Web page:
Medical Marijuana User Challenges Cannabis-related Driving Infraction

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VANCOUVER—One of B.C.’s first legal disputes since legalization over cannabis-related driving violations is headed to court for review.

A Victoria man received a 24-hour licence suspension for drug-impaired driving and a fine for possession of cannabis in a motor vehicle, according to Sarah Leamon, a partner at Leamon Roudette Law Group and a criminal defence lawyer specializing in impaired driving.

“It’s important for us to get some clarity on this and for us to understand how these laws are going to be applied and interpreted,” Leamon said.

The man asked the lawyers at Leamon Roudette to speak on his behalf and to keep his name confidential at this time, Leamon said.

According to Leamon, her firm’s client told the officer during the traffic stop that he had not used drugs or alcohol that day — a claim he still maintains. But he was nevertheless asked to step out of his vehicle after identifying himself as a federally licensed medical marijuana user, she said. A field sobriety test was issued by the officer, who concluded the man was impaired.

But the man obtained a medical marijuana licence in the first place because he found cannabis to be an effective treatment for pain and mobility issues associated with his rare arthritic spinal condition, Leamon said. It’s these mobility issues, the man suggested to his lawyer, that may have influenced the officer to erroneously conclude that he was impaired.

The standardized field sobriety test, according to the RCMP, consists of an eye examination, a “walk and turn” test and a “one leg stand” test.

But Bowen Osoko, community engagement lead for the Victoria Police Department, noted that a number of questions accompany those tests. One of those, he said, asks whether an individual has any medical conditions that could affect their ability to complete the tests.

The Victoria Police Department was unable to respond immediately to the rest of the man’s claims, though Osoko suggested there was very little they could offer by way of comment as the matter was being brought before the courts.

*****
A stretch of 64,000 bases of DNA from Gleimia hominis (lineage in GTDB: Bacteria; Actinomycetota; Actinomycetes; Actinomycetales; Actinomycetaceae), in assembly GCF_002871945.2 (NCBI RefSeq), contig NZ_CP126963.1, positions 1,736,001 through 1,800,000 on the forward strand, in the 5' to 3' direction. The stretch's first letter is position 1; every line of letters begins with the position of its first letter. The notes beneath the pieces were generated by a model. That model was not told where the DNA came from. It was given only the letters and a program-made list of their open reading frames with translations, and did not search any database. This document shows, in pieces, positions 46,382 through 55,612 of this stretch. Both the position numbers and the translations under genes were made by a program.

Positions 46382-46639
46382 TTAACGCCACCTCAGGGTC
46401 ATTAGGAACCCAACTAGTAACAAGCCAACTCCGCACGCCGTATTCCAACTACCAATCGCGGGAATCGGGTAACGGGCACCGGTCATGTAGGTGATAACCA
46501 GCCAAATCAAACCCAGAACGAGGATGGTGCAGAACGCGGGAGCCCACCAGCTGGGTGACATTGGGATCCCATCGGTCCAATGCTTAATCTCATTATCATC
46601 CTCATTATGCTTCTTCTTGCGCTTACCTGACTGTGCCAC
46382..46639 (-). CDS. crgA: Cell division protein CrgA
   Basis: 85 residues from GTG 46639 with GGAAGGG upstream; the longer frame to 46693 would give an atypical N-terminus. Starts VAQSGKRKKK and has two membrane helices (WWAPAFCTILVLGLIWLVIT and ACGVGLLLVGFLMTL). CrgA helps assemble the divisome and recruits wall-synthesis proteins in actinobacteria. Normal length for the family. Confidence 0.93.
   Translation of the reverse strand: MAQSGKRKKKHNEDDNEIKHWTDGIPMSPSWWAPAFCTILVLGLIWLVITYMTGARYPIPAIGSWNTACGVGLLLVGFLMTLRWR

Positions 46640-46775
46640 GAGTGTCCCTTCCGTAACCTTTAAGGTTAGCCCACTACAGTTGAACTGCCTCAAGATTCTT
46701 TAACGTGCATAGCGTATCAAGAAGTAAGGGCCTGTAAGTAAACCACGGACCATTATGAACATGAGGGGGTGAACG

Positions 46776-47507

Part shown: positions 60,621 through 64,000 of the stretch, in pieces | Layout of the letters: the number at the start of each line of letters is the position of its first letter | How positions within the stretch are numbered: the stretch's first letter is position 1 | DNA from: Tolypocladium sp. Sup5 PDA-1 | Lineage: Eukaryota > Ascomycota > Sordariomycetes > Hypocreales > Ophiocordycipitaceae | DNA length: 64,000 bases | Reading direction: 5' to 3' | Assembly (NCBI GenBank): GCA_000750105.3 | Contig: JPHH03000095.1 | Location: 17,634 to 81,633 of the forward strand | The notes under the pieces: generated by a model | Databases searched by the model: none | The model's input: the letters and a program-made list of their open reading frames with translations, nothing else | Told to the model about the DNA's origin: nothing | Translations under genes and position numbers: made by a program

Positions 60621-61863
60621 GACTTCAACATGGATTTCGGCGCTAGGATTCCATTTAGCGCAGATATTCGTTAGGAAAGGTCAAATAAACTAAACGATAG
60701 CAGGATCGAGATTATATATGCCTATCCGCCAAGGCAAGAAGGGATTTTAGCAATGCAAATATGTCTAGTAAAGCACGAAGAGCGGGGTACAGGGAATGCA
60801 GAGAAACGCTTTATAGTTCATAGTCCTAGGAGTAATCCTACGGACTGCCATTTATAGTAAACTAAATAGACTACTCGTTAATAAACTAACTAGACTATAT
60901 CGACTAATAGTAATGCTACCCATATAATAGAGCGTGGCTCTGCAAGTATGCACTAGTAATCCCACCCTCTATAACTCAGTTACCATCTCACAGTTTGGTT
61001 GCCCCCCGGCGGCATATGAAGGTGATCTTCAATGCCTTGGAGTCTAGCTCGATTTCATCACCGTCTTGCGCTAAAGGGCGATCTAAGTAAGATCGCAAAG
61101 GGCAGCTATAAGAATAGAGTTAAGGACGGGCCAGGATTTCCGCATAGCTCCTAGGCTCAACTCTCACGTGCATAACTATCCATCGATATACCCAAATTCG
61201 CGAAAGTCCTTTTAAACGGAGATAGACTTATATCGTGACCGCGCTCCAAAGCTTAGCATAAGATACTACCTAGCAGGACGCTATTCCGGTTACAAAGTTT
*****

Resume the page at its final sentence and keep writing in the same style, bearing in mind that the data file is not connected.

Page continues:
Leamon said her colleague was in the process of filing a petition for judicial review as she spoke.

Whereas a 24-hour suspension for alcohol-impaired driving can be resolved through an ICBC adjudicator, there is no such avenue to dispute a 24-hour drug-impaired driving suspension. Instead, such disputes may only be addressed by filing a petition for judicial review in the B.C. Supreme Court — a peculiarity of process Leamon said may be in need of reform.

“That’s something that the government might want to review in the future and determine whether or not they should be having an administrative review process for these kinds of offences,” she said.

The other infraction, cannabis possession, stems from what the man contends the officer told him was “cannabis residue” on the dashboard of his vehicle and was unrelated to any amount of cannabis being found on his person or in his car, said Leamon.

B.C.’s Cannabis Control and Licensing Act (CCLA) treats transporting cannabis by car in much the same way as alcohol. Open containers must not be accessible to the driver or passengers, and those containers that are within reach must be unopened and in their original packaging. But Leamon said her firm’s client disputes both that he had broken these laws and that there was any kind of residue on his dashboard.

A dispute has been filed for the man’s CCLA infraction, Leamon added, and a court date will be coming up at some point soon.

No police report on the incident is currently available. And while the man’s medical licence entitles him to be in possession of cannabis at all times due to his condition, there is a grey area regarding how federal and provincial laws might interact in cases like this one, Leamon said.

This grey area, she added, is only one of many, which makes even seemingly routine cases like this man’s traffic stop particularly important to examine as conflicts between brand-new and existing legislation at the provincial and federal levels start to emerge.

“This speaks to all of these little nuances and perhaps difficulties, growing pains, when a previously illegal substance becomes legalized,” she said. “There are a lot of little corners that need to be covered here, and this is just one of them.”

Source: The Star

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